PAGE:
It is no coincidence that utilitarian ethics are often associated with artificial intelligence in contemporary sci-fi films since applications of robotics typically rely on such optimization calculations. This is perfectly understandable as the complex valuation questions are subsumed under a utility function and the at-least-equally complex knowledge questions are subsumed under a probability function. The system is then controlled in such a way that its decisions maximize the expected value of the consequences and are in this sense “rational.”
To understand the problem of ethical programming of computers, we need to generalize: regardless of how we evaluate consequences, whether by utility (like utilitarianism), by economic return (like many managers), by well-being, or even by other quantities, such as the preservation of nature, all such consequentialist criteria (which judge the rightness of a decision solely by its consequences) are unacceptable.Footnote 2 Consequentialist ethics collides with, among other things, a fundamental principle of any civil and humane society, let’s call it the principle of non-comparability. When a seriously injured young motorcyclist is admitted to a hospital, the doctors must do everything they can to save his life, even if his death would allow healthy donor organs which could save the lives of other people. A judge may not convict a person he believes to be innocent even if doing so would have a deterrent effect and prevent a large number of crimes. I am also not allowed to take something away from a person, even if this good brings an advantage to another, for example a poorer person, which far outweighs the disadvantage of the person stolen from. No one has a right to share my home with me against my will, even if the disadvantages resulting from this would be far outweighed by the advantages that this person would have.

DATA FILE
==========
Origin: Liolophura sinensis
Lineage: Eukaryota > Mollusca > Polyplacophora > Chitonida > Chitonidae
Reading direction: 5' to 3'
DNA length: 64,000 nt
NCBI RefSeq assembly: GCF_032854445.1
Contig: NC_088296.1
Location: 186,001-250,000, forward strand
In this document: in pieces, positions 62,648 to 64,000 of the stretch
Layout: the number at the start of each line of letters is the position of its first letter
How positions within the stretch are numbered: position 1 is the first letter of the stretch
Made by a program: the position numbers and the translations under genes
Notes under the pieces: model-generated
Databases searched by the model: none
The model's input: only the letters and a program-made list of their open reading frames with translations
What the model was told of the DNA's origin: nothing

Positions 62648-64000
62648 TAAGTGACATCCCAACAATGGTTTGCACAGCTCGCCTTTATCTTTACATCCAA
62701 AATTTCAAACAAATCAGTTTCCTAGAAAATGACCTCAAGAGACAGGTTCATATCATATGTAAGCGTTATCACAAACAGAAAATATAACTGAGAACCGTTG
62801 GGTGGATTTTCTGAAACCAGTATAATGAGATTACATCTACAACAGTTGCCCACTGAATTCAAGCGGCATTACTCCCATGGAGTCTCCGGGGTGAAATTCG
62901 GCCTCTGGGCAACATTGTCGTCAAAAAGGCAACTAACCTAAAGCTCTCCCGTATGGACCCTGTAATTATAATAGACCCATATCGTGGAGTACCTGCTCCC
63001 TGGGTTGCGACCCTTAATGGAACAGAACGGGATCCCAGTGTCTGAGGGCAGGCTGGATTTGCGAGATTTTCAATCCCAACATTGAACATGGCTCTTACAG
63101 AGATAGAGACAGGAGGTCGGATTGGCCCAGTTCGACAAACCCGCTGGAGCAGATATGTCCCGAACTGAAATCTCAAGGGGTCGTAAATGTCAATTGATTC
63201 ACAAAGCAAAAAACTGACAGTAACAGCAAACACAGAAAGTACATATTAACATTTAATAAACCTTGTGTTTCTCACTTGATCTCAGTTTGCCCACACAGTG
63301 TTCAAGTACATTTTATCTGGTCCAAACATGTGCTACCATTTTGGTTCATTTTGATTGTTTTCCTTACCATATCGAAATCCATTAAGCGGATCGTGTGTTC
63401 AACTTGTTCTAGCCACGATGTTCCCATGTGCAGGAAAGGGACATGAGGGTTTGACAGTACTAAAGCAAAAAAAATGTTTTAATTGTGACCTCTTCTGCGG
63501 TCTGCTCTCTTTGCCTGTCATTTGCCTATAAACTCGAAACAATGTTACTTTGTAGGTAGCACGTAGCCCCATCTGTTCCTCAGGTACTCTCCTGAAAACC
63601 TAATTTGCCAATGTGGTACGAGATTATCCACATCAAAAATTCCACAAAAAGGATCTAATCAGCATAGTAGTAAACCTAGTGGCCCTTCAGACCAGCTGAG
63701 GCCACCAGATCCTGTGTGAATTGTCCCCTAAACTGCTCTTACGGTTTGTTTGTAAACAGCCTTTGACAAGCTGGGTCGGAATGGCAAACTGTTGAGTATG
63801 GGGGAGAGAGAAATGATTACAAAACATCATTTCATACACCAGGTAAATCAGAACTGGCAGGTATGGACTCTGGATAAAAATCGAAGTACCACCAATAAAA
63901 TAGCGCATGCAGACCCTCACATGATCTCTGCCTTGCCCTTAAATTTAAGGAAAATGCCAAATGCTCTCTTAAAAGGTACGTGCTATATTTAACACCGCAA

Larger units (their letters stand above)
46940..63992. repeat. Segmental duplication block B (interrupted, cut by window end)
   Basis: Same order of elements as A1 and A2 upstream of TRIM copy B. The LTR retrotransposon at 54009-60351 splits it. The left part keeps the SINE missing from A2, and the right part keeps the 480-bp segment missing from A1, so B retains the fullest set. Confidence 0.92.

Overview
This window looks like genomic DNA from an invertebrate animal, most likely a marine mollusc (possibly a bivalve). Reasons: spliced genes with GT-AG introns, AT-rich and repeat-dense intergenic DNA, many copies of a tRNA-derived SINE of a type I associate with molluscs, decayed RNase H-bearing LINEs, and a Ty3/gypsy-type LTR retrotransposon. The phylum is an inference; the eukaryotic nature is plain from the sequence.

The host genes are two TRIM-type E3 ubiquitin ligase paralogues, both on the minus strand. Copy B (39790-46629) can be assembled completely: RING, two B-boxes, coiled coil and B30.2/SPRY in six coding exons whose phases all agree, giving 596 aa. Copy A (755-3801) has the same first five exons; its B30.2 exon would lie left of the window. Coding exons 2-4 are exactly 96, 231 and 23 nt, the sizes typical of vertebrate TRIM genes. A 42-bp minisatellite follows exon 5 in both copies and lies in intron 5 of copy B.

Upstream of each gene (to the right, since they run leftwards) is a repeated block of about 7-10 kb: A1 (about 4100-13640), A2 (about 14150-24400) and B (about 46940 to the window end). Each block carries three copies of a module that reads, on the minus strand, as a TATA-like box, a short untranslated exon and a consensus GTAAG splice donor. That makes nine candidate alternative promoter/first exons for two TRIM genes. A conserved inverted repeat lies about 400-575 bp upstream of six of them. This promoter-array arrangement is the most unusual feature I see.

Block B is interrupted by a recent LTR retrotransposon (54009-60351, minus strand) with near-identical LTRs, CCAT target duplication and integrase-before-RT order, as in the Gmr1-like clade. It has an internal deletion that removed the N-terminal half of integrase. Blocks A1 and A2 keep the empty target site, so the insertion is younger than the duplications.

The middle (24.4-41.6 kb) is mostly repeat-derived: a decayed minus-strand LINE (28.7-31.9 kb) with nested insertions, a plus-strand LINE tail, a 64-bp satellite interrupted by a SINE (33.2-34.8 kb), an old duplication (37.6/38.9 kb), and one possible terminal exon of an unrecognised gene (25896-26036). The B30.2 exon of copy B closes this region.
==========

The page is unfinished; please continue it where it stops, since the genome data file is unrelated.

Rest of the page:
John Rawls characterized the central error of utilitarian ethics in the following way: Utilitarianism is incompatible with the “separateness of persons.” This could be put this way: Utilitarianism treats all people as one collective and takes no account of the fact that each person lives his or her own life, is the author of his or her own life. I can decide for myself to forego certain benefits today in order to achieve certain goals later. I can decide to start a course of studies while still working, in the hope that the deprivations it entails over the next two years will be made up for in the near future because it is a life I choose and am responsible for. On the other hand, it is inadmissible to make similar “shifts” of advantages and disadvantages between different people, because the advantage of one person just cannot outweigh the disadvantages of the other person. It is only one life that we live and the sum of utility (of two or more, up to all persons) as such is irrelevant to the individual person. Of course, it is permissible, indeed in many cases desirable, for people to forego their own advantages in favor of other people. But then the ethical calculation is not one of maximizing the sum of utility, but of support, of assistance, of solidarity, also of justice or of friendship and commitment towards other persons.